|On the hunt for moderate, thoughtful Christian voices ...|
In our never-ending battle for "MY truth, MY justice, and MY way," we are alienating seekers and driving off folks who could use good news in droves. And we don't have the luxury of numbers to do so. Here are some distressing numbers I heard recently (admittedly I haven't fact checked them ... so they might be a smidge higher or lower, but if they're even close, they are unsettling): Back in the 1950s, 8 out of every 10 Americans went to church. Today, it's less than 2. This coupled with one of two numbers and you have very unsettling information indeed: over 50 percent of churches are involved only in self care OR 91 percent of all churches never reach outside of their own four walls into their communities. If either is true, this is bad news. I also recently had a conversation with a Christian minister from India. He apologized for telling me this, hoped it wouldn't upset me too much, but nations with growing Christian populations are now sending their missionaries to North America as a rich mission field. He stated we compartmentalize our faith too much to be effective, worshipping on Sunday but setting it aside the rest of the week. Except for the battlin' fringes apparently.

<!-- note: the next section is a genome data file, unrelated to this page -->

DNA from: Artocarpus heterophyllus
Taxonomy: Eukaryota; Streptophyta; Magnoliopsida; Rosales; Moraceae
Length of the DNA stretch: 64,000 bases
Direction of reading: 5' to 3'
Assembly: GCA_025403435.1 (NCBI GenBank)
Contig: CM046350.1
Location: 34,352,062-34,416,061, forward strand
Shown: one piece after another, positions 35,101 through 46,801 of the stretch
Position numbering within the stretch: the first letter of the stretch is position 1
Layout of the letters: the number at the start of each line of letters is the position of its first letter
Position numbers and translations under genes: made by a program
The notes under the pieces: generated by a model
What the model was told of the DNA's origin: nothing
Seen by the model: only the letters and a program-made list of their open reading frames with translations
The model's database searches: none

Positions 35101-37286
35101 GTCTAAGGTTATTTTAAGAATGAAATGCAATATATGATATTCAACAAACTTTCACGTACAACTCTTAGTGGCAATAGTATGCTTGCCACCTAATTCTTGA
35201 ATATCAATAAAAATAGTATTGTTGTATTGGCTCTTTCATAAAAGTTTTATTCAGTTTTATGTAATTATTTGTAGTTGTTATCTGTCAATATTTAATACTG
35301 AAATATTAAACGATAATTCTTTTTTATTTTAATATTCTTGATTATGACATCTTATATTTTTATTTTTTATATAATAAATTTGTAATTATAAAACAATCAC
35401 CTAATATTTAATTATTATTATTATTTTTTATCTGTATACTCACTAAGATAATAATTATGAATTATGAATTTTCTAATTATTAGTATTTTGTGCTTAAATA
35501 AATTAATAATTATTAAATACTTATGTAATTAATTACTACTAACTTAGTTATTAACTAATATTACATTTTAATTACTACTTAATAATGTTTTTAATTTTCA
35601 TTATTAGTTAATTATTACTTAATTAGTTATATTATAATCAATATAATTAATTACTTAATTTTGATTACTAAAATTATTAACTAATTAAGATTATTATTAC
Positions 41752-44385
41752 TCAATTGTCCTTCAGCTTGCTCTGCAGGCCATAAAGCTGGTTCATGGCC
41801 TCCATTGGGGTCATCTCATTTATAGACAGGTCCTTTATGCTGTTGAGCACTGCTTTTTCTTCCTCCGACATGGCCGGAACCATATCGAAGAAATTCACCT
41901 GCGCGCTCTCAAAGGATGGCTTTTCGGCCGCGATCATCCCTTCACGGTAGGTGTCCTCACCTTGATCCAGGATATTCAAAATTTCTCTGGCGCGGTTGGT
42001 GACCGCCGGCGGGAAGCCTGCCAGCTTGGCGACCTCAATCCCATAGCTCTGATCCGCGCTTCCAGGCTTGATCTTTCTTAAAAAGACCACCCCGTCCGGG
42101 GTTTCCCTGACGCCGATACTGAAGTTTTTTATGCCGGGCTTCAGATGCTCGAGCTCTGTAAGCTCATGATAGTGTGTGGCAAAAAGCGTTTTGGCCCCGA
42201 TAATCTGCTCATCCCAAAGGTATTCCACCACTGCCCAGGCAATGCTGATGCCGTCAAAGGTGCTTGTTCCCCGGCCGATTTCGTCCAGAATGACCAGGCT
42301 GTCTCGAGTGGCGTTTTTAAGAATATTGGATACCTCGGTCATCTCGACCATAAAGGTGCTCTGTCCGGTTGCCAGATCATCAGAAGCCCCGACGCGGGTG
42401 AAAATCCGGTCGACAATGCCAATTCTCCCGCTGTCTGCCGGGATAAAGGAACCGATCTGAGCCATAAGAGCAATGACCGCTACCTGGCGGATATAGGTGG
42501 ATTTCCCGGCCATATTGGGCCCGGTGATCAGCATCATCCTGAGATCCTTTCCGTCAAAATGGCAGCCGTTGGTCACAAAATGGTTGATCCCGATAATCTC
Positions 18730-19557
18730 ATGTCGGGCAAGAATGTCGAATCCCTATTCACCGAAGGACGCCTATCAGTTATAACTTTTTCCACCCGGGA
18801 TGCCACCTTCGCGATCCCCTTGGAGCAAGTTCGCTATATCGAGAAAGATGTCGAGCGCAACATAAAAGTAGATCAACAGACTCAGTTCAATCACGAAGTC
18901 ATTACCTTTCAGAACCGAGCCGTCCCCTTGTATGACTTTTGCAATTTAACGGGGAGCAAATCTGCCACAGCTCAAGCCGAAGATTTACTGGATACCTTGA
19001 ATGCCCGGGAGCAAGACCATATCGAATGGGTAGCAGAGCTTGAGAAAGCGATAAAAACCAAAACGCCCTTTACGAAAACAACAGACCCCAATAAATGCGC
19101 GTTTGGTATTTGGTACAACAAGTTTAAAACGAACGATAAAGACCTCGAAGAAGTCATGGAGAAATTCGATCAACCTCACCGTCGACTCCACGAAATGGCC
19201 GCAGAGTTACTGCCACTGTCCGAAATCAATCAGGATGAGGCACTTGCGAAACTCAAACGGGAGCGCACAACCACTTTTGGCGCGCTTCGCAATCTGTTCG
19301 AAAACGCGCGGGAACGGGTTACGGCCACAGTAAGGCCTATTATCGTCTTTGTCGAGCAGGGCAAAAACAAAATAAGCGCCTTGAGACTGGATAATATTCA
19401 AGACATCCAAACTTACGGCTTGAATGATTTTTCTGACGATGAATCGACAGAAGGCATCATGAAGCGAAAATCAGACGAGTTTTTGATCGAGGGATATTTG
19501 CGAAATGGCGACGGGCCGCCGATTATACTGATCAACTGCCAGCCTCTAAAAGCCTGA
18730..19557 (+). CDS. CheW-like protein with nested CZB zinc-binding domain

Anyway, all that said, I'll be searching for moderate voices of faith for inspiration. I'll also be keeping an eye on how they communicate electronically and hope to pick up some tips.
Here are a few hopeful sites so far found:
Tony Campolo (a voice from my own denomination): www.redletterchristians.org
Shane Claiborne's (a "new monastic") blog: http://www.goodreads.com/author/show/36103.Shane_Claiborne/blog
And a blog from Michael Kimpan, who wrote an article appearing in Red Letter Christians I liked on dialogue (and he's looking for dialogue): http://www.mjkimpan.com/
It's modest, but it's a start. Care to provide any insight of your own? I'm looking ...